It was good to be back with you after a couple of weeks off. As I mentioned, I spent some time in Los Angeles and was impressed with the fact that so much attention was being paid there to the immigration debate in Washington. I made an off-handed reference that "the folks" out on the left coast did not often pay much attention to Capitol Hill debate. A few California viewers correctly called me on that statement. I want to correct the record: What I meant to suggest is that local news organizations in L.A. don't often present much Hill news to the viewers there. I believe that to be an accurate statement based on personal observations. I said it badly — thanks to those of you who called me on it.
Here is a sample of some of the letters we received on Sunday about the immigration debate.
Joe from Alabama writes:
This topic is very difficult. As a small business owner I am for sponsored citizenship. The fact is that there is no legal working class in this country. If immigrants work and pay, or, have paid taxes for four years, pass an English test, and pass immigration tests, they should not have to return to their country of origin. The "gotcha" here is that oversight is necessary to make sure that it is sponsorship, not ownership.
Here's Gayle from Colorado:
"Cracking down" is meaningless until we have effective, strongly enforced borders and border laws. After the borders are made permanently strong and effective, we can fix the other problems; not a second before.
This may require removing George W. Bush from office, since he is emotionally incapable of strengthening our borders, and instead works deliberately to weaken them. Strong borders are an absolute requirement to protect Americans from terrorist attacks. With the porous to non-existent borders, George W. Bush has makes us almost defenseless.
Here is an interesting note from Clay:
Has anyone looked into the ability for a U.S. citizen to move to Mexico? I looked into retirement in Mexico and found it almost impossible. Essentially a U.S. citizen cannot get a work visa in Mexico. In order to get an extended stay Visa (retirement), one must prove financial worthiness in U.S. bank, otherwise you must return every 6 months. Mexico makes it practically impossible to move there, but they want it easy to get here. What's up with that?
A viewer from Dallas took the time to write this lengthy essay:
A crackdown on immigration would improve my life considerably, both economically and in terms of quality of life issues.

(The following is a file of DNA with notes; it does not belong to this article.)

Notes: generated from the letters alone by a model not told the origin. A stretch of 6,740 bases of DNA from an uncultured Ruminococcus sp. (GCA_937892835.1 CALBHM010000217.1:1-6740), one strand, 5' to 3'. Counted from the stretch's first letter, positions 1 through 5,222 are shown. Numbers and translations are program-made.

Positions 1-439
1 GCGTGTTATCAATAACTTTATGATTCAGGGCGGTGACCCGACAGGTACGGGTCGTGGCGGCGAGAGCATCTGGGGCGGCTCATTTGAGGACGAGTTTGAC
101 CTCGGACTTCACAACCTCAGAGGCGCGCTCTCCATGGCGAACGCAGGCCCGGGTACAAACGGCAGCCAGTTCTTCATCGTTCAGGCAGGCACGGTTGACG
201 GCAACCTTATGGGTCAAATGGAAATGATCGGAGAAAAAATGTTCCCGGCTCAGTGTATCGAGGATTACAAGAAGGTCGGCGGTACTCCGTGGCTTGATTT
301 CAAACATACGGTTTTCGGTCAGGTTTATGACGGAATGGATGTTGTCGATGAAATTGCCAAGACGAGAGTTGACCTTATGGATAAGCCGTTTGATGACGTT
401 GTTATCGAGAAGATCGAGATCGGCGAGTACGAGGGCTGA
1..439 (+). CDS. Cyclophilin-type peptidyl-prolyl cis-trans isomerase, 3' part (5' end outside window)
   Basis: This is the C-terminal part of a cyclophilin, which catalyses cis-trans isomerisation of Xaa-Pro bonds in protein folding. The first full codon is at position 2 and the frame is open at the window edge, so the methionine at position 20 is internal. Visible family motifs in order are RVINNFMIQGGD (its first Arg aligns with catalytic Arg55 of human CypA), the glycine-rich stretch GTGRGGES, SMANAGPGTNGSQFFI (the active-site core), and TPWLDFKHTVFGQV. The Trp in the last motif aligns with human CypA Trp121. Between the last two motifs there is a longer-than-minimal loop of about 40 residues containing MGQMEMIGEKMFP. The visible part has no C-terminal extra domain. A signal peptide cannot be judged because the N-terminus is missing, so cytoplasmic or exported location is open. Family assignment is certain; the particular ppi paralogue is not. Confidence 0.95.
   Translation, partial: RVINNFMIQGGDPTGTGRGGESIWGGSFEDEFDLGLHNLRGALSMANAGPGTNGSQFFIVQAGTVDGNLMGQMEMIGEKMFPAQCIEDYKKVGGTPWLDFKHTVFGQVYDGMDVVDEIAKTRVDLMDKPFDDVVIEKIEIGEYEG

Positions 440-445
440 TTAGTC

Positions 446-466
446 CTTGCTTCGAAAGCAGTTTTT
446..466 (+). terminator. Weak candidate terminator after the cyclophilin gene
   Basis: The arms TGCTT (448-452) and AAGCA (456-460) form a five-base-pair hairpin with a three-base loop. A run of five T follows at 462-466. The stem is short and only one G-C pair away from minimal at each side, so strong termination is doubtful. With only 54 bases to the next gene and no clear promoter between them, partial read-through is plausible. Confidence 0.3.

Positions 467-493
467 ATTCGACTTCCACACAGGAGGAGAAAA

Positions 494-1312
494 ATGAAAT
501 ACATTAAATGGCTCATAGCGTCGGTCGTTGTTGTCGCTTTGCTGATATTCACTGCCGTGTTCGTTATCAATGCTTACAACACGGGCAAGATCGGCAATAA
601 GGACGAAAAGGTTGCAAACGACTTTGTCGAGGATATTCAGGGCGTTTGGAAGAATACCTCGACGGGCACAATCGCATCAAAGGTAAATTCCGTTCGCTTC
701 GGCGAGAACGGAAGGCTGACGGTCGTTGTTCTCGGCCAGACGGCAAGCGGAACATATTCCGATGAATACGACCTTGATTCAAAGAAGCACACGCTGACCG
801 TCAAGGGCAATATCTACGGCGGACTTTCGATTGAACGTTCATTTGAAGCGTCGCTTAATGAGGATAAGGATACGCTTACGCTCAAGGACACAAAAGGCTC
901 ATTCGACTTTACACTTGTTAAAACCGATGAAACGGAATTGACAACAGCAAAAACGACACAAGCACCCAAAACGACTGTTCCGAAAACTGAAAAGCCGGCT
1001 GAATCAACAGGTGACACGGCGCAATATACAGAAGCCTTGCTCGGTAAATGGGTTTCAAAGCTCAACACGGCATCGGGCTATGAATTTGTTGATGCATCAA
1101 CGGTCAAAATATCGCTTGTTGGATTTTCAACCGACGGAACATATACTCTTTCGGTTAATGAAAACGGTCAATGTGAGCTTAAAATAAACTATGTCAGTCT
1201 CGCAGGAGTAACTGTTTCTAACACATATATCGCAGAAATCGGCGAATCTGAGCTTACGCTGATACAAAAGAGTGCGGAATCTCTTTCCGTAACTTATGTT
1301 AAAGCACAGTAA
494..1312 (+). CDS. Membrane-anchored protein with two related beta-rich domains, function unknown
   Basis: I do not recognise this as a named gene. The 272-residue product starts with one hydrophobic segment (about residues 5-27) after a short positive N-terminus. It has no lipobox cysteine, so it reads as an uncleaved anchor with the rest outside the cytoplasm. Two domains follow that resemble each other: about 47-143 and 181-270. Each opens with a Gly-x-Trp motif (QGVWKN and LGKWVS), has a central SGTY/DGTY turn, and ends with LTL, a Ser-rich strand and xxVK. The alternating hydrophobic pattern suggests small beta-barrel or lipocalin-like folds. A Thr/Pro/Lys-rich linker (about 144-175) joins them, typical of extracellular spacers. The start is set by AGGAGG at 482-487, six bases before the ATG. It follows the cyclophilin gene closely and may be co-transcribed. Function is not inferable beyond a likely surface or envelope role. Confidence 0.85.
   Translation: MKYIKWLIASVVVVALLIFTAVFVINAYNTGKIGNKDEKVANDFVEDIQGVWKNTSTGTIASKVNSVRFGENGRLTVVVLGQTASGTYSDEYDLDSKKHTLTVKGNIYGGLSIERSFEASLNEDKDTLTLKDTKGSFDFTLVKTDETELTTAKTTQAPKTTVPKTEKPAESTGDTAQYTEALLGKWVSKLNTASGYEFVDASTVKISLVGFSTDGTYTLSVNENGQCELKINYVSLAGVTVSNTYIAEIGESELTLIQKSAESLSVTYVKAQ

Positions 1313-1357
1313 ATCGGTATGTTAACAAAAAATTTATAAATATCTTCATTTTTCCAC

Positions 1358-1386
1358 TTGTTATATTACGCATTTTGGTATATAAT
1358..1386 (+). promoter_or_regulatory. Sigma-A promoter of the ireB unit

Dallas, where I have lived all of my life, now has the highest crime rate in the country, thanks — in substantial part — to illegal immigration. Texas schools are so crowded with the children of illegal immigrants that our taxes are out of sight, education is in disarray, and our state legislature is in yet another special session to resolve the crisis. (I personally know teachers who are changing professions because so many children in their classrooms cannot speak English.)
The demand for services in our county hospital has put it in crisis, and also caused considerable increases in hospital taxes. We have serious public health problems with diseases imported from Mexico and elsewhere that were once under control or virtually eliminated entirely.
Because of illegal immigration, drug problems are much worse, gang problems are much worse, counterfeiting is worse, and the costs to law enforcement and incarceration facilities are constantly increasing, thereby increases those taxes. Texas border towns, once wonderful places to visit, are now armed camps.
But, possibly even more damaging is the concern that our country has lost control of the security of its borders, we're more vulnerable to terrorism, respect for the rule of law has been seriously diminished, and our political leaders in Washington and elsewhere seem deaf to the vast majority of Americans who want this problem actually solved, and quickly. It feels like no one is listening.
I do not at all oppose immigration. In fact, I believe it is a source of pride and strengthens our country. But, I totally oppose illegal immigration, and rewarding with amnesty those who jumped ahead in line and stole their residency in our country by illegal means.
And finally there is this from Molly, also from Dallas:
I am a teacher in Texas and I can honestly tell you that a crackdown on illegals would definitely change my life for the better. It would make my workload much lighter, and prevent an overload of paperwork and daily headaches. I have so many kids who can't speak English, and they have no desire to because everything now is in Spanish and they are catered to down here in Texas. I have kids who won't pledge allegiance to the American flag. They eat free lunches at school, though, and if they can't afford school uniforms, the schools buy them for them. I'm a single mother and I struggle to make ends meet. There is no free lunch for my kids, or free medical care. I remain depressed about this situation on a daily basis.
Well, thank you for you many letters. Hope you'll join me next week for the Sunday edition of "Weekend Live."
“Weekend Live” hosted by Brian Wilson airs 12 – 2 p.m. ET on Sundays.
Send your comments to: firstname.lastname@example.org.
Brian Wilson is a congressional correspondent for FOX News and anchor of the Sunday edition of "Weekend Live."